Meet Sophy. A married mother of two and a Cambodian refugee. This is her inspiring story of survival.
We at FamilyEducation recognize truly extraordinary parents who have overcome adversity to achieve amazing things for themselves and their children. In this installment, we meet Sophy, a married mother of two who survived the Cambodian genocide.
Transcript: My kids mean the world to me. They are the love of my life. They are the most important and valuable people I have in my life. When I get home, they’re the first thing on my mind. They come and run and hug and give me kisses. That just makes everything that may have happened during the day so much better.
I was born during the Cambodian genocide. I was not born in a hospital, it was in the jungle in the labor camps. It was a very hard time for everybody in the country. There wasn’t enough to eat. I ended up pretty much having to find my own food whether it was picking up banana peels and eating that. Taking a mini ax and chopping down baby corn. Also begging for food, that’s essentially how I survived. My elder brother died of starvation. So many other children and parents had also passed away of starvation. The genocide lasted for approximately 3, 3 ½ years. A lot of the Khmer people just tried to flee. It was about a 10-day trek from where we were to the refugee camps We were trying to escape the bullets, we were trying to escape the landmine and a lot of people died along the way. After living in about 4 to 5 refugee centers when we were chosen through a lottery to come to the united states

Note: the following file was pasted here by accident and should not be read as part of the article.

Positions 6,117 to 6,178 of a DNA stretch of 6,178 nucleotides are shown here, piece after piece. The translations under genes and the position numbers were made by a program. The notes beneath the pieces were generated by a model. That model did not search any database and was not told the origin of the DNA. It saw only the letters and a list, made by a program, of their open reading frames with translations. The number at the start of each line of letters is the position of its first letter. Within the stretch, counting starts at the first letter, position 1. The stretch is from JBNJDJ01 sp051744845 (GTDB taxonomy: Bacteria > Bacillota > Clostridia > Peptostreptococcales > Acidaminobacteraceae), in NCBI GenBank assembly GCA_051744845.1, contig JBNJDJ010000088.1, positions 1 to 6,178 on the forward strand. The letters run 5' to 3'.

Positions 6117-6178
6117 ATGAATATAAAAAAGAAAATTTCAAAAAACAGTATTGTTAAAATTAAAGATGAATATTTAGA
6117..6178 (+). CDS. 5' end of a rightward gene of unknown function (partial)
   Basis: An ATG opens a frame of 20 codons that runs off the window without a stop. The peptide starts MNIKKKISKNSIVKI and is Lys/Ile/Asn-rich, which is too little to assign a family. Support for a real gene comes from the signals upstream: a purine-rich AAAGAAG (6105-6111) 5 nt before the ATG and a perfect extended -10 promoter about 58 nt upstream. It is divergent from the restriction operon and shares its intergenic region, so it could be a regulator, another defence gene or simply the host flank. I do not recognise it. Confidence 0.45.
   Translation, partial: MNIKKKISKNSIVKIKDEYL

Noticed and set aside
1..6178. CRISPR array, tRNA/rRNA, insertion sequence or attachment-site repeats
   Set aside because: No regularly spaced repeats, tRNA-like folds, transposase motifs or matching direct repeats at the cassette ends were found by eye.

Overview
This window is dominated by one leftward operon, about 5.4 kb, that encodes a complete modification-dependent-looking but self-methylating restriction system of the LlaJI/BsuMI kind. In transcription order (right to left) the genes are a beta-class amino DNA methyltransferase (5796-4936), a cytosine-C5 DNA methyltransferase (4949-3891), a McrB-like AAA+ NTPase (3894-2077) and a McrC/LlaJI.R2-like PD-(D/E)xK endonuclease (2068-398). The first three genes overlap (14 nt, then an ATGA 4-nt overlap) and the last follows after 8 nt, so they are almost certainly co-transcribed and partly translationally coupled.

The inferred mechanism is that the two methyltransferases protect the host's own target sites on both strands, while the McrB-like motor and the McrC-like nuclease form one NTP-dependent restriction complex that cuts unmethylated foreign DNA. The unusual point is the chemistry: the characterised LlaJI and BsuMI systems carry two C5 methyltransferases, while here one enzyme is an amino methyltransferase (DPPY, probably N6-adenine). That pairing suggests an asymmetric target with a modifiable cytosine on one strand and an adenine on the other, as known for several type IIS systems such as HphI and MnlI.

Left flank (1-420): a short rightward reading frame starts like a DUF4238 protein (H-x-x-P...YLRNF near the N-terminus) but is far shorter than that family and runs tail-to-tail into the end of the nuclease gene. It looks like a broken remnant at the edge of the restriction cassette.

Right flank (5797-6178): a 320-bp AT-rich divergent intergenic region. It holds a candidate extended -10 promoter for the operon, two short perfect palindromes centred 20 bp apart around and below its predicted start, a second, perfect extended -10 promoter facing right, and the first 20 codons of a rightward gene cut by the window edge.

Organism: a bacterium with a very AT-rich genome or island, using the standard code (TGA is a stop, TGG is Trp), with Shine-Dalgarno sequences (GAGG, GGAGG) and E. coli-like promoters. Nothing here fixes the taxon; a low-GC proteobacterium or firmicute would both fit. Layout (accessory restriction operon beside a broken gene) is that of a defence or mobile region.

When I was about 26 years old, I decided to jot down the memories and stories of myself that had happened. I actually wrote a play called Flashes. I think that has helped me come to terms with what happened back then. I believe what has happened to me in the past has strengthened me. I’m more vocal about sharing different emotions, different thoughts, different feelings. And I want to make sure that my kids grow up strong have more confidence, have more happiness and being opened and willing to express themselves.
I do consider myself lucky in many ways. I have my two beautiful children, a husband who is very caring. I have a very supportive family. We don’t have anyone else to depend upon but our family. Without family, I really wouldn’t know what to do with myself.
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